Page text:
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Q&A: Rolling over a 401(k)
Handling investments after a job switch.
Q: I have a 401(k) from a previous employer that I never did anything with when I left. It's doing pretty well even though I no longer contribute to it. Should I roll it over into a Roth IRA? Or leave it alone?
Your first step is to analyze the investment options available in that 401(k), says Joe Kain, CFP, owner and president of Sunflower Asset Management in Lenexa, Kan. You have a limited number of options, so it's probably best to roll the proceeds into a self-directed IRA. If you're satisfied with the investments you hold now, Kain says, you can transfer them "in kind" and continue to let them ride in the new IRA. The transfer is a tax-free exchange.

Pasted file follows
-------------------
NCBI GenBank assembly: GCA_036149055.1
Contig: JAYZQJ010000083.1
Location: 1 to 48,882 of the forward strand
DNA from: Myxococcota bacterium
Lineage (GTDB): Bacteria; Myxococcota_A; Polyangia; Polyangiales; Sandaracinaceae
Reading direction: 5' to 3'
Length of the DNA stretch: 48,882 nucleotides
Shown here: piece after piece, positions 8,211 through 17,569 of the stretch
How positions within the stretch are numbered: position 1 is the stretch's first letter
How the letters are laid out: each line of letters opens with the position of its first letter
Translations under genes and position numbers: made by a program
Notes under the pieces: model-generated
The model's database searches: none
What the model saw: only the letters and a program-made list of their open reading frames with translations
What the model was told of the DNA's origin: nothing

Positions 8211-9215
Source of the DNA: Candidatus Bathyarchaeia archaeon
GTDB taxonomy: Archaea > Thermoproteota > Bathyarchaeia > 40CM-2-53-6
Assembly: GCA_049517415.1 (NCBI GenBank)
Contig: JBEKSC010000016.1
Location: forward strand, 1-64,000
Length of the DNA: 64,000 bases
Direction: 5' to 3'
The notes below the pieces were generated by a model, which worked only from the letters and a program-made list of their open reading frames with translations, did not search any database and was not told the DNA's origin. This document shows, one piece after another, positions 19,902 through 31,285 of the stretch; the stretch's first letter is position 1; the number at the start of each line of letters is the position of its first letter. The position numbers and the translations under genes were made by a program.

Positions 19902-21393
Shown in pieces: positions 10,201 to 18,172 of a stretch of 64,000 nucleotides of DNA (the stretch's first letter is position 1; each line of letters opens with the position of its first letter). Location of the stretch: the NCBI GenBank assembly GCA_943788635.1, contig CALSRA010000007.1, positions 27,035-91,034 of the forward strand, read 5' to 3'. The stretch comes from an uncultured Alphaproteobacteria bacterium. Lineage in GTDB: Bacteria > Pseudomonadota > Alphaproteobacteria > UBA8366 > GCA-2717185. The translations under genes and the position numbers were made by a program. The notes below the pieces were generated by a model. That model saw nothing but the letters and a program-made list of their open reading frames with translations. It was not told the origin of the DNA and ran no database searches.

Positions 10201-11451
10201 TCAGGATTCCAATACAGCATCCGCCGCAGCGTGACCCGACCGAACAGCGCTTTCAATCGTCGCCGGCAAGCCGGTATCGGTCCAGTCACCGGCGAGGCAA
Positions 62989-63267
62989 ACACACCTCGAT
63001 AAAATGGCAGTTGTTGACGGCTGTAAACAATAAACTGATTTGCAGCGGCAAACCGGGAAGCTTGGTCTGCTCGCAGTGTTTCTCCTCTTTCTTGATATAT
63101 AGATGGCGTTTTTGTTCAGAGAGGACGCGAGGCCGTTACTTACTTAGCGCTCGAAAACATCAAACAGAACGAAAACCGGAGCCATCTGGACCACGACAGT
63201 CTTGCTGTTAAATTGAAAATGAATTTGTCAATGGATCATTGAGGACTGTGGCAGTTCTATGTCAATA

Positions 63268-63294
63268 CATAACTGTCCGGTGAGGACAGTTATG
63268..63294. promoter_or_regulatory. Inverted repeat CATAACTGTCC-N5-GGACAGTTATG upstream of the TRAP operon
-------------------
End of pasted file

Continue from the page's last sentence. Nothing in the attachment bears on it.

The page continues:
"Moving the money means you have more flexibility and control over your investment," Kain says. "If you sell one of your carried-over mutual funds, you can invest in almost anything, such as individual stocks, exchange-traded funds, other open-end mutual funds, commodity or currency plays, and so on." You also avoid a potential problem: If you leave your assets in your current 401(k), the plan administrator might change the investment options in a way that's not satisfactory to you.
Kain says some financial planners advise against rolling your 401(k) into an existing IRA but rather keep it "segregated" in its own IRA. Why? If you commingle your accounts, you don't have the option of rolling a portion of the funds into a 401(k) with a new employer. "But I wouldn't worry about this issue," Kain says. "I haven't yet seen a situation where I'd advise rolling back out of the IRA and giving up multiple investment options."